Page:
Let us now take a view of the present state of North-America. Her ports blocked up, her towns burnt, her coasts watched by ships of war, her rivers and creeks infested with their tenders, commissioned to exercise the honourable employment of stealing sheep, hogs, cattle, and whatever else their vile commanders direct them, or they can force from the unguarded inhabitants. Add to this, the inhabitants of some towns of the first note in our country are drove from their habitations to make room for a vile, mercenary army, consisting of slaves for soldiers, and abandoned Ministerial tools for officers, whose deeds proclaim them incapable of further degeneracy. Let it not pass unnoticed, that the savage Indians, the Negro slaves and the refuse of English jails, the convict servants, have all been applied to, to assist them in carrying fire and sword to the peaceful abodes of the honest, industrious inhabitants of these once happy Colonies, thereby to compel them to submit to slavery and oppression. Next, let us consider the vile intentions of the fabricators of the Restraining Act, calculated (by preventing the sale of our produce to any but British purchasers) to prevent our


procuring the means of defence; and, lest this precaution should prove ineffectual, they have applied to several European Powers to prevent their subjects furnishing us with arms and ammunition, lest, if we are, we should put them to the noble use of defending ourselves. Mean and cowardly as it is, yet this they have done; they know our courage and fear the effects of our just indignation, when armed for the conflict.

From this view of our present state, which is not exaggerated, how weak, not to say wicked, must those men be who could vote for our suffering one moment longer, such cruel treatment and such vile indignity, even worse than might be expected from an enraged foreign enemy in time of open war! What has Britain to complain of, that she ought not to have expected from us if she had only considered us as men. But, condemning us as the descendants of those brave men, who, scorning to be the slaves of a tyrannical Prince and an abandoned Administration, removed from Britain (that sink of corruption) to this land of freedom, where, till of late, tyranny and corruption have not dared to show their detested heads, how infatuated must these men be, who think such men will wear the shackles of Ministerial slavery or lay down their liberties but with their lives. Thanks be to Heaven, though our case is bad, (so bad that Britain cannot make it worse,) there is yet a way open for us, not only to escape the threatened ruin but to become a happy, wealthy, powerful, and respectable people. If it be asked how this great work is to be effected? I answer,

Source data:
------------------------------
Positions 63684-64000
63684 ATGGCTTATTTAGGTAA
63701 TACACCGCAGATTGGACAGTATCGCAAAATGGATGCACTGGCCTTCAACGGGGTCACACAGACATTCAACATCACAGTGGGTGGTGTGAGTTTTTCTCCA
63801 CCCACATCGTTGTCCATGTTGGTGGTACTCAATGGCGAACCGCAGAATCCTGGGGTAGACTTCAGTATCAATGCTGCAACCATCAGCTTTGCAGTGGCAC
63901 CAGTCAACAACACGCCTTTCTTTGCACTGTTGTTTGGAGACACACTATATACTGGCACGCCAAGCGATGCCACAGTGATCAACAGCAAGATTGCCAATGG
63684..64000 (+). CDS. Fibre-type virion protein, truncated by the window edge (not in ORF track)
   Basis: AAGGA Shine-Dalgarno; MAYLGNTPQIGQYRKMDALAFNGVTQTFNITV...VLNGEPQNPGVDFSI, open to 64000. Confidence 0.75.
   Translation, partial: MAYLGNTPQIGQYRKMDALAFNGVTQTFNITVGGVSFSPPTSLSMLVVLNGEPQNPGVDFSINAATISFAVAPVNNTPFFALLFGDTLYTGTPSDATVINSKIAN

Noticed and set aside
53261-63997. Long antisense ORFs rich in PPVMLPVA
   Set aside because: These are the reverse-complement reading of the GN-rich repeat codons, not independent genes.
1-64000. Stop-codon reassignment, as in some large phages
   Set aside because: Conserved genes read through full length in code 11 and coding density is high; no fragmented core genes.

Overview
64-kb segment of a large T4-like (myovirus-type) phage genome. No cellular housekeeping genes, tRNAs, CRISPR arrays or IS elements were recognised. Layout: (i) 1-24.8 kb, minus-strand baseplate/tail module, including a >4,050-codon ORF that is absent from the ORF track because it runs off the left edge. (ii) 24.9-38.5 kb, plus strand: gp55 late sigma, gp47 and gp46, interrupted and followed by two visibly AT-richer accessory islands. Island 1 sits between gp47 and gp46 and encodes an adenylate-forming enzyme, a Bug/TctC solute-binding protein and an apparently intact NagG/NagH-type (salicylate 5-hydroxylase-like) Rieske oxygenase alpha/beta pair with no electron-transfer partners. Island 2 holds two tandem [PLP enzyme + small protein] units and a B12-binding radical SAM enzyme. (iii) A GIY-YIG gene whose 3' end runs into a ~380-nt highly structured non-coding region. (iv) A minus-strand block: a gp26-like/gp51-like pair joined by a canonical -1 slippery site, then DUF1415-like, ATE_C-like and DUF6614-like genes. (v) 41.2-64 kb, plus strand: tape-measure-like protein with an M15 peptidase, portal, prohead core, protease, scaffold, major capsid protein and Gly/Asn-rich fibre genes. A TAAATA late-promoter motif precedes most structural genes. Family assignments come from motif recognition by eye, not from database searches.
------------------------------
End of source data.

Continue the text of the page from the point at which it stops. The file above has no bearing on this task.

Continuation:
First. By declaring an immediate Independency.

Secondly. By holding forth, to all the Powers of Europe, a general neutrality.

Thirdly. By immediately opening all our ports, and declaring them free to every European Power, except Great Britain, and inviting foreigners to purchase our commodities, and to furnish us with arms, ammunition, and such manufactures as we cannot, as yet, furnish ourselves with; which we cannot do with any prospect of success, so long as we retain even but the shadow of dependance on, or subjection to, Great Britain. We need not doubt, that Britain would endeavour to prevent our having a trade after our declaring independency, as well as now; but the case will, if I am not greatly mistaken, be widely different: Now, she says, we are her subjects, and we have not, as yet, informed the world that we disown subjection. She says, other nations have no right to trade with us, and it is at their risk if they do, and they know it; but when we declare ourselves independent, and offer trade, I apprehend the other Powers will look on us, and esteem us as such; as they certainly have nothing to do with the dispute between Britain and us, and consequently will not tamely submit to Britain' s making captures of their vessels. Certain I am, it is the interest of America that she have a free trade to all the European markets, or that they have with us, which, for some time, will answer our purpose as well; and that the trade to North-America should be open, is the interest of every maritime Power in Europe; therefore, we need not doubt their encouraging it.

Fourthly. That in each Province, such persons as are able and willing, shall be encouraged to form themselves into companies (having first subscribed such sums as their circumstances will allow) for the erecting manufactories, the most suitable to the present and future real wants of our inhabitants.

Fifthly. That an act be passed in each Province, absolutely to prevent every kind of luxury and unnecessary-expense, either in dress, equipage, furniture, eating, drinking, gaming, or any kind of expensive diversions, &c˙, &c˙, under heavy penalties.